As the popularity of Greek Life grew on campus, Greek Court continued to find success in housing chapters. The Greek Court Council was formed (now known as Greek Court Programming Board) and they work to unite the chapters and help further Greek life initiatives.

Housing 18 of the 30 fraternities and sororities at Eastern, Greek Court chapters represent all three national governing councils: the Interfraternity Council, Panhellenic Council, and the National Pan-Hellenic Council. Eastern’s Greek Court system is one of a select few in the country designed with such a partnership between the institution and chapters.

University Court

University Court, formerly known as Regency Apartments, was purchased by the university for $3.9 million in 1990. U-Court is an excellent place for students seeking an off-campus living environment, while maintaining the security of on-campus accommodations.

University Court is comprised of 11 buildings and located on the south end of campus. Each three-story apartment building in the complex is made up of one and two bedroom apartments that allow for one to four occupants. Apartments offer students a full kitchen and dining area, family room, along with one or one and a half bathrooms. The complex also offers an on-site swimming pool and laundry facilities in each building. University Court is made up of 146 apartments and can house up to 570 students.  U-Court is popular among sophomores through graduate students attending Eastern Illinois University.

In addition to a central office, buildings comprising University Court include Bloomfield, Cooper, Elliott, Gabbard, Giffin, Hampton, Lancaster, Ringenberg, Saunders, and Yorkshire. Six of the buildings located in University Court were named in honor of Eastern faculty members. The Daily Eastern News reported on October 19, 1990 that the Board of Governors approved the six buildings closest to Ninth Street be dedicated to retiring faculty members.

Cooper Hall: Named for George Cooper, who taught in the Department of Business Education and Administration and served as chair from 1962 to 1973. Mr. Cooper retired from teaching in 1982.

Elliott Hall: Named for Charles Elliott who served on EIU’s faculty for 28 years in the School of Technology. He also served as the university’s representative in the National Collegiate Athletic Association.

Gabbard Hall: Named for E. Glendon Gabbard and his wife, Luciana. Mr. Gabbard taught in the theatre arts and established the department in 1964, serving as chair in 1969. Mrs. Gabbard taught in the English Department from 1968 to the time of both her and Mr. Gabbard’s retirement in 1984.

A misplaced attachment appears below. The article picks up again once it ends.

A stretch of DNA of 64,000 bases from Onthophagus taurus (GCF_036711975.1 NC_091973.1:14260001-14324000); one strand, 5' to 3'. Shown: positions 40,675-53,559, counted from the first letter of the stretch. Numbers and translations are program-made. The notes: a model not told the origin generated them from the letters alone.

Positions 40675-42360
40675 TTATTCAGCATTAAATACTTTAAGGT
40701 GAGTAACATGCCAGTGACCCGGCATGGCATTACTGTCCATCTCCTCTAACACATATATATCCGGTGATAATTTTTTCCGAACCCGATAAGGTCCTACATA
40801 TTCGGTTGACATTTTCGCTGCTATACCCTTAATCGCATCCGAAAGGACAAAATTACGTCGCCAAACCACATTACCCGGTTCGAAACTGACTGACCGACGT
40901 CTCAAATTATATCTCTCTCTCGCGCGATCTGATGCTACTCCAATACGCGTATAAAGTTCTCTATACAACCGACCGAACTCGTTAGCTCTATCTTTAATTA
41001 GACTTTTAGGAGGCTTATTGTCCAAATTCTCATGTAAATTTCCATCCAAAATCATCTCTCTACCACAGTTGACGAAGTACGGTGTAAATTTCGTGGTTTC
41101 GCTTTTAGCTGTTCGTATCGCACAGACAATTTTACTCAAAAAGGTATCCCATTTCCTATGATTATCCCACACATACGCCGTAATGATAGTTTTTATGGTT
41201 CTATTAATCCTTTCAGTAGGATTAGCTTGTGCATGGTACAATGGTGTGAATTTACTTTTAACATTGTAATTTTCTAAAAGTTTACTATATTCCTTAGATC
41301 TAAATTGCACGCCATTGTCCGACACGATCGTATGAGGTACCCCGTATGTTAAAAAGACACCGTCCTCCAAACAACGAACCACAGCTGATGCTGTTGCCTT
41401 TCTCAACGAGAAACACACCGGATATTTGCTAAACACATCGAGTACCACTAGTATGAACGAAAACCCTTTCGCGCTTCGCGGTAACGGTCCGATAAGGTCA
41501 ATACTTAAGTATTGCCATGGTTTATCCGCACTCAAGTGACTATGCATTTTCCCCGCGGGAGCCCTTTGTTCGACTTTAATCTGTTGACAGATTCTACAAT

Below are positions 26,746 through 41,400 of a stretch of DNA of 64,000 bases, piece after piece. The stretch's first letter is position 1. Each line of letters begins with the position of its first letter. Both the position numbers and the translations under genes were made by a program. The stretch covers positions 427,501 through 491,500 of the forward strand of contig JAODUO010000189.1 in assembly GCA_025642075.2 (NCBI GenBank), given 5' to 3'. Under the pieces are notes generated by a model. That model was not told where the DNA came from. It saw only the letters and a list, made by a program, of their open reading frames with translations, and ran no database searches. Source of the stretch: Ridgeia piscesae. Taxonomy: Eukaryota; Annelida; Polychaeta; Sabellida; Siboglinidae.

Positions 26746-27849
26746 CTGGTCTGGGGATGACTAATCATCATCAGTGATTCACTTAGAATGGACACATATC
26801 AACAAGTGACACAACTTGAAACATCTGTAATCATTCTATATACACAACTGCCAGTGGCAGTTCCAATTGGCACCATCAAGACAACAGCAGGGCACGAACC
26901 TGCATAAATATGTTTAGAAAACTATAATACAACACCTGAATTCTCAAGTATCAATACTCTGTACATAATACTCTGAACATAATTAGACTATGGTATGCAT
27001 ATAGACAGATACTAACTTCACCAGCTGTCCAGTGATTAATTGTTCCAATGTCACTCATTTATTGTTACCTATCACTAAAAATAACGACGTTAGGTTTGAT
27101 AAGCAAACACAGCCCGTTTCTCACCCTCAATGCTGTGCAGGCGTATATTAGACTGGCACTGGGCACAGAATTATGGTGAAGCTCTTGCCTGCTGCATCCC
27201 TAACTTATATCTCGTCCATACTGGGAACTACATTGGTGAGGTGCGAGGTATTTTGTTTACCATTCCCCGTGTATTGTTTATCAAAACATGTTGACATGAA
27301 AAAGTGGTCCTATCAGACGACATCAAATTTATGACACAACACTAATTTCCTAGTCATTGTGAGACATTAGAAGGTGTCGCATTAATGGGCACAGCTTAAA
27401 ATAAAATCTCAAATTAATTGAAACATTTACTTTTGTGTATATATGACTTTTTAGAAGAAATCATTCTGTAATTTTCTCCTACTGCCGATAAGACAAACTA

Giffin Hall: Named for James Giffin, the first Dean of EIU’s College of Business.

Saunders Hall: Named for James Saunders, former instructor in the Journalism Department and former faculty advisor for Minority Today.

Ringenberg Hall: Named for Lawrence A. Ringenberg, the first Dean of Arts and Sciences at EIU, serving from 1961-1980.

University Apartments

University Apartments

The Married Student Housing Advisory Group recognized the need for housing options for students with families and/or children and collaborated with the school to explore possibilities as the population of married students grew. In 1959, construction began on two one-story buildings that would become the first phase of married student housing offered to students.

The location of the apartments was decided, through student suggestions, to be on an outlying area of campus to best accommodate the needs of families with children. The $500,000 project completed in 1960 considered the desire of tenants to maintain individual identity. The design of landscaping walks, terraces, and play areas allows families to personalize their space while still enjoying the closeness of others.

The success of the first phase of University Apartments quickly led to additional construction. The second phase of the apartment complex began with a contract of $311,247 awarded on October 26, 1964. Phase two was completed in 1965 and brought the total number of apartments for married and family housing to 154 units. The university added another 63 apartments with the completion of phase three in 1968. With apartments ranging in style and set-up, options for students with families grew tremendously during the 1960s.

Today, University Apartments still house families while also providing graduate or other non-traditional students the benefits of living on campus, while not in a traditional residence hall.